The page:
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How Design Sprints Play a Role in Our App Design Process

By Nick Epson on January 26, 2021

The look and feel of your software is the bedrock of its UX which is why we use an app design process for every product we develop. Developing apps for our customers means we’re both entrusted with the responsibility of creating what users want as well as communicating the process to our clients – a solid design process established during the Design Sprint enables us to do both.

Depending on where you look, the formalities for what constitutes a “design process” vary greatly – at its core, it simply boils down to identifying and applying the visual elements of a piece of software, whether a mobile app, standalone software, or a web app. In the following, we’ll explain why we use an app design process at Blue Label Labs then walk through how we do it.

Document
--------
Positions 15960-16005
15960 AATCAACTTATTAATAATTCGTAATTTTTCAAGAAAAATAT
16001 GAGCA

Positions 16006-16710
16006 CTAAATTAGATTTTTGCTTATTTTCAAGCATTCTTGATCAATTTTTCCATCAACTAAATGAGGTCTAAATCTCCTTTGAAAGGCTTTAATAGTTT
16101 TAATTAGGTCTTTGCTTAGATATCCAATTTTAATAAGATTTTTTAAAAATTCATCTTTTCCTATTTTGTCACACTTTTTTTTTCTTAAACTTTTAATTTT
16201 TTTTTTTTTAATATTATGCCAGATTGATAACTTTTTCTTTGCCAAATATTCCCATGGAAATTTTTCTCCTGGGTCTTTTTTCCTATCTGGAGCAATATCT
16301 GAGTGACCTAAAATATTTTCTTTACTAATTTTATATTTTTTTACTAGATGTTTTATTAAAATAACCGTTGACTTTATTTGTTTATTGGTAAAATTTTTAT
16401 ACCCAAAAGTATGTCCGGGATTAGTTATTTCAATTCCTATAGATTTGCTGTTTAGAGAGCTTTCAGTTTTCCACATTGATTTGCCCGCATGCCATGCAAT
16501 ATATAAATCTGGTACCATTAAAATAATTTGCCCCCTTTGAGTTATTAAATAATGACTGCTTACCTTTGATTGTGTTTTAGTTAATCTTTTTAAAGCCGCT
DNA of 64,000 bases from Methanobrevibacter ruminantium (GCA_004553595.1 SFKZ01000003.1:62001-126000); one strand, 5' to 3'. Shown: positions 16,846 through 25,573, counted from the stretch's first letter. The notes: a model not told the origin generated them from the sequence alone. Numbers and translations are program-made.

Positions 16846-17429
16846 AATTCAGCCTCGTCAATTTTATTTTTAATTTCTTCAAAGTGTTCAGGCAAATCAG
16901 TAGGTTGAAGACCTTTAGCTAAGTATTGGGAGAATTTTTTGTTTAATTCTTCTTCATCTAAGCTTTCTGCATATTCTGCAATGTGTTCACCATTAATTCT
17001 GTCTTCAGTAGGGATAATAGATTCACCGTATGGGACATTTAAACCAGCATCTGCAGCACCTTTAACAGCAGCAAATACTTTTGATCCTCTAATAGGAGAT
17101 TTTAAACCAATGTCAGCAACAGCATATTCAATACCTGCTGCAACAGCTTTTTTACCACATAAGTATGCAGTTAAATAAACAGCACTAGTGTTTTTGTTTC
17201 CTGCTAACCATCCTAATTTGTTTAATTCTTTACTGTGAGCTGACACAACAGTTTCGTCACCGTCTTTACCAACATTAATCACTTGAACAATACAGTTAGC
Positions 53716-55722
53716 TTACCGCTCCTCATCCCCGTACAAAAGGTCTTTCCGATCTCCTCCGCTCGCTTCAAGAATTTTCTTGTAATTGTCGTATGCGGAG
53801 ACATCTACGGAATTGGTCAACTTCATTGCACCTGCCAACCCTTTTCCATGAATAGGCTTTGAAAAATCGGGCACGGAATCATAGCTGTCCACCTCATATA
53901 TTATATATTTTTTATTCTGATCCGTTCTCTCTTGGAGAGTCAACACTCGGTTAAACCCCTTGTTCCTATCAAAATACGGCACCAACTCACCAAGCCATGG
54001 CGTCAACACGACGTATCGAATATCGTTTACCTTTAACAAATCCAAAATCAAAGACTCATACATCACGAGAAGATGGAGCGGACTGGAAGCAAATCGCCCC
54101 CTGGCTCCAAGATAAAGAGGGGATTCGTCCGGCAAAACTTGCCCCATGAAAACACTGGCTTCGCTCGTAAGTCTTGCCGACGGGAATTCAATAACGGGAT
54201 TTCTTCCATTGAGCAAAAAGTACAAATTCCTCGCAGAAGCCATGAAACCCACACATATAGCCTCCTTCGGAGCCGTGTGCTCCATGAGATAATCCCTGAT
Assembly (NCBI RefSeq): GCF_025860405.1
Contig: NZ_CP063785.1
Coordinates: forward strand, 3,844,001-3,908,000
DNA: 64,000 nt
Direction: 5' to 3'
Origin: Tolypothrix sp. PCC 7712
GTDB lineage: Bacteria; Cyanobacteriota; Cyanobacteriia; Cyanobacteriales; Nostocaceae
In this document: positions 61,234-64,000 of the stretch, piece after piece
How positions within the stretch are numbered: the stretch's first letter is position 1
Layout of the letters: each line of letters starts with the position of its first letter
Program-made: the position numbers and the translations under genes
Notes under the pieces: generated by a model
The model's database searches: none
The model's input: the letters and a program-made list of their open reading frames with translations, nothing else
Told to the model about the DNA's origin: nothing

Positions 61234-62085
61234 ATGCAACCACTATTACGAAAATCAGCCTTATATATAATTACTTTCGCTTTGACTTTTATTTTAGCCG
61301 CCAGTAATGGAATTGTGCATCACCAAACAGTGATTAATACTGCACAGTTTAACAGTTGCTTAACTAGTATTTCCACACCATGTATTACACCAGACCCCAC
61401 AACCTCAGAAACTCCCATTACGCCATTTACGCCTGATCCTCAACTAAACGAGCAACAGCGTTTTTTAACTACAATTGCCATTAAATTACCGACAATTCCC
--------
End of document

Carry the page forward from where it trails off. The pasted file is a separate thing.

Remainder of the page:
Why we use an app design process

In the early phases of building a project, we’re tasked with several different objectives such as design-centric planning that will dictate visual aspects such as how a product will look and the way it will move considering the intended functionality. Beyond all this, we also answer other questions as part of the app design process as this helps align our efforts and gives our design purpose.

In any software development endeavor, deciding on a design early in the process helps circumvent significant problems down the road. How an app is coded is largely dependent on the placement, structure, and intended functions of visual elements. This is why we start with the “look” of an app as this allows us to lock everything in place so the programming portion can be done accordingly.